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Prosecution for rare lava flow damage

Media release

13 February 2014

Prosecution for rare lava flow damage

An Epsom homeowner is paying the price for ignoring district planning rules with a fine of $16,250 for damaging a rare lava flow forest in central Auckland.

He was successfully prosecuted by Auckland Council after removing trees, plants and some of the historic lava flow from his property, which is part of the Almorah lava forest, an area of ecological significance protected under the Auckland District Plan.

Following a complaint from a member of the public, enforcement staff from the council’s resource consent team visited the site near Mt Eden and found signs ofprevious and current excavation work of the lava flow, the construction of a rock wall and the removal of protected plants and trees. The property owner was asked to stop works but continued until a formal enforcement notice was issued against him.

After further investigation, Auckland Council decided to lay charges, which resulted in the fine imposed by the District Court.

“This is a nationally significant ecosystem and local residents are usually very protective of this special area,” said Mark White, Auckland Council’s Manager of Central Resource Consenting and Compliance.

“However in this case, it was being damaged and enforcement measures were needed to protect the environment from further destruction.” Mr White noted that the resource consent process enables the council to limit the environmental impact of proposed development works, or avoid the most ecologically sensitive areas.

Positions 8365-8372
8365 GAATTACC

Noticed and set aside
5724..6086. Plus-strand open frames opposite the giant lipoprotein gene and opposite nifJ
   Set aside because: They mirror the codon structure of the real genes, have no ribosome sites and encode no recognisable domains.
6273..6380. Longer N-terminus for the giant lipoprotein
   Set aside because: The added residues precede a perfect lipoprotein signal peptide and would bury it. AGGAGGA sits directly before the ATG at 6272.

Lava flow forests are rare, occuring when vegetation grows on the lava rock left from a volcanic eruption. The Almorah forest is the largest remaining area of lava flow forest in central Auckland and has been identified as a significant ecological area in the Operative Auckland Council Isthmus District Plan and the Proposed Auckland Unitary Plan. It is on Maungawhau, or Mt Eden, with tracts of native bush.

Mr White encouraged Auckland residents to give the council a call if they have questions about what can or can’t be done on their property.

A resource consent application proposing extensive mitigation work at the Epsom property, including restorative landscaping, is currently being processed by Auckland Council.


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